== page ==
The most common type of wind operated water pumping system is completely mechanical. A typical wind water pumping system includes: the wind rotor, a tower, a mechanical pump, mechanical linkage, a well full of water (or other such water source), and piping to deliver the pumped water. Also there maybe some form of water storage as well as the wind water pump. For example, a large water tank, pond, or reservoirs may be used for water storage, depending on the application.

The key points to consider in a mechanical wind water pump design includes, designing or selecting the turbine rotor and pump so that the pump size and turbine blade design as well as size, are matched to the total head. Multibladed turbines are available in various diameters ranging from 1.5m up to 5 metres, (6 to 16 feet). water pump shaft diameters ranging from 20mm to 125mm (3/4″ to 5″) for small scale water pumping.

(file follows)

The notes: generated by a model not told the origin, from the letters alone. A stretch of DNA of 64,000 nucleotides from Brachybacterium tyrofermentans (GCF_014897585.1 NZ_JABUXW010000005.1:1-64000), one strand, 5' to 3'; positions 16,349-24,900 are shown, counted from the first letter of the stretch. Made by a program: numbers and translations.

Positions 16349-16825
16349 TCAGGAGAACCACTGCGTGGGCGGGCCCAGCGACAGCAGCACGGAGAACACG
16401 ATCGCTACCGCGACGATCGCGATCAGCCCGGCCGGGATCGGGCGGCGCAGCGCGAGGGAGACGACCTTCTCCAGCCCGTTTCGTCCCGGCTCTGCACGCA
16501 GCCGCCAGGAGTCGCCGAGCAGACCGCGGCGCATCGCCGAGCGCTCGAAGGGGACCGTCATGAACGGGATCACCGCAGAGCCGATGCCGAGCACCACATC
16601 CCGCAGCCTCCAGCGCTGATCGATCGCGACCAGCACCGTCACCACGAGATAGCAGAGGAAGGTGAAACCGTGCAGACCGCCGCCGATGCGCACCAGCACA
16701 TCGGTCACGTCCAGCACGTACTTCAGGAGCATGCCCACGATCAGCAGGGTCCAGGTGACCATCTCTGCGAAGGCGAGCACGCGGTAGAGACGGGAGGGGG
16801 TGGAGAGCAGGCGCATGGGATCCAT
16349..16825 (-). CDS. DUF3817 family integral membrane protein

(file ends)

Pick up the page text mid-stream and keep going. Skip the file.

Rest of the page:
It is important to correctly match the rotor blades to the pump because if we were to put a large diameter water pump on a small diameter turbine over a deepish well, at low wind speed the turbine blades may not be able to produce sufficient torque in order to raise the water to the required level. This mainly due to the fact that the pump acts like a brake up to some very high wind speed where the torque becomes sufficient enough for pumping to occur.

On the other hand, if we were to put a small diameter pump on a turbine with much larger diameter blades, the pump may only supply a small fraction of the required water capacity we need when the wind resource is available. Also there is a risk of damaging the pump at high wind speeds. Then wind water pumping, by its nature, typically requires fairly high torques and low pump operating speeds.

Modern, high tip-speed ratio rotors for generating electrical power have only two or three blades. The conversion of the winds energy into hydraulic energy by a typical wind pumping system requires that the wind speed is greater than about 5-6 mph (9-10 kph), for pumping to occur. Obviously the force of the wind flowing through the blades of the turbines rotor to lift the water will depend upon the weight of the water being pumped and the speed at which the water flows.